A 29-month high in unemployment means homebuyers are still on track to benefit from lower interest rates before Christmas.
The unemployment rate rose to 5.4 per cent in September, from 5.1 per cent in August, figures released by the Australian Bureau of Statistics on Thursday showed.
That was despite 14,500 jobs being added to the economy, well above the 5,000 economists had expected.
CommSec chief economist Craig James said the data gave a mixed reading, but indicated that the labour market was not as weak as some had expected.
"It's a very mixed picture - there are some sectors which are still crying out for staff, in hospitality, resources and healthcare. But there are other sectors where they're looking to shed jobs," he said.
JP Morgan economist Tom Kennedy said the rise in unemployment was due to a rise in the participation rate - the percentage of people either in work or looking for work - to 65.2 per cent, from 65.0 per cent.
"Perhaps it is positive in the sense that the economy actually added jobs, rather than lost jobs, and that increase (in the unemployment rate) is due to that increase in the number of people looking for work," he said.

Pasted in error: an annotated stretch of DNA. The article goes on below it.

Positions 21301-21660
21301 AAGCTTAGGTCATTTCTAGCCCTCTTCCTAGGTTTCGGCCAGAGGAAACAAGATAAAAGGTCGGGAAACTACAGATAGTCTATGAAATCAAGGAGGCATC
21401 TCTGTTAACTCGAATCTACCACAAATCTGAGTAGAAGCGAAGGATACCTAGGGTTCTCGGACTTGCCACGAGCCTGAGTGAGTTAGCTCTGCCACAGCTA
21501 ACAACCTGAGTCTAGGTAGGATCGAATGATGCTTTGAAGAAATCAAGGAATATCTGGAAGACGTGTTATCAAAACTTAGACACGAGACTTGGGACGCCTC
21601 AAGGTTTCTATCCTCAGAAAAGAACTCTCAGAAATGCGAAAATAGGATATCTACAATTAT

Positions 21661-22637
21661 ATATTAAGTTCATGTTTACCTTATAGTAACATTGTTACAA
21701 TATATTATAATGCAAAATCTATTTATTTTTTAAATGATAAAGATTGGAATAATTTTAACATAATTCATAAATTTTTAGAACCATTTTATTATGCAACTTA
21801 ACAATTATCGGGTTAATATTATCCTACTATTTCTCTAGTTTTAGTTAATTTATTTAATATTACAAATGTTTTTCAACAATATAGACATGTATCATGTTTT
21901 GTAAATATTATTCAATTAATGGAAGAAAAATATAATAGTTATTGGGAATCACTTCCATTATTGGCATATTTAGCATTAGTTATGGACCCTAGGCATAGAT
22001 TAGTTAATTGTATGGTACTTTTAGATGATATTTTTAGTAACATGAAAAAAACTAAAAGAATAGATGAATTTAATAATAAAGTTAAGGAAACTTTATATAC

Mr Kennedy said the figures would not trouble the Reserve Bank of Australia (RBA), which has been expecting a rise in the unemployment rate for several months.
He said markets and most economists still expected the RBA to cut the cash rate again, possibly as early as November, and Thursday's data would not change the outlook.
The RBA cut the cash rate by a 25 basis points to 3.25 per cent in October.
CMC chief market strategist Michael McCarthy said the September job figures were still a positive sign that job creation was happening.
"Overall, this is a minor positive for Australia, and that means that interest rates are less likely to fall, and that's supporting the Aussie dollar."
In Queensland, unemployment was at its highest point since 2009, rising to 6.3 per cent in September, from 6.0 per cent in August.
Tasmania also reported a high rate of 7.3 per cent unemployment, up from 6.8 per cent in August.
Government policies such as carbon pricing were actually creating - rather than diminishing jobs, said Employment Minister Bill Shorten.
"Since the carbon pricing mechanism was introduced ... there have been 200 jobs created every day," he told parliament on Thursday.
Mr Shorten added that there were now more Australians in full-time work than ever before at 8.1 million.
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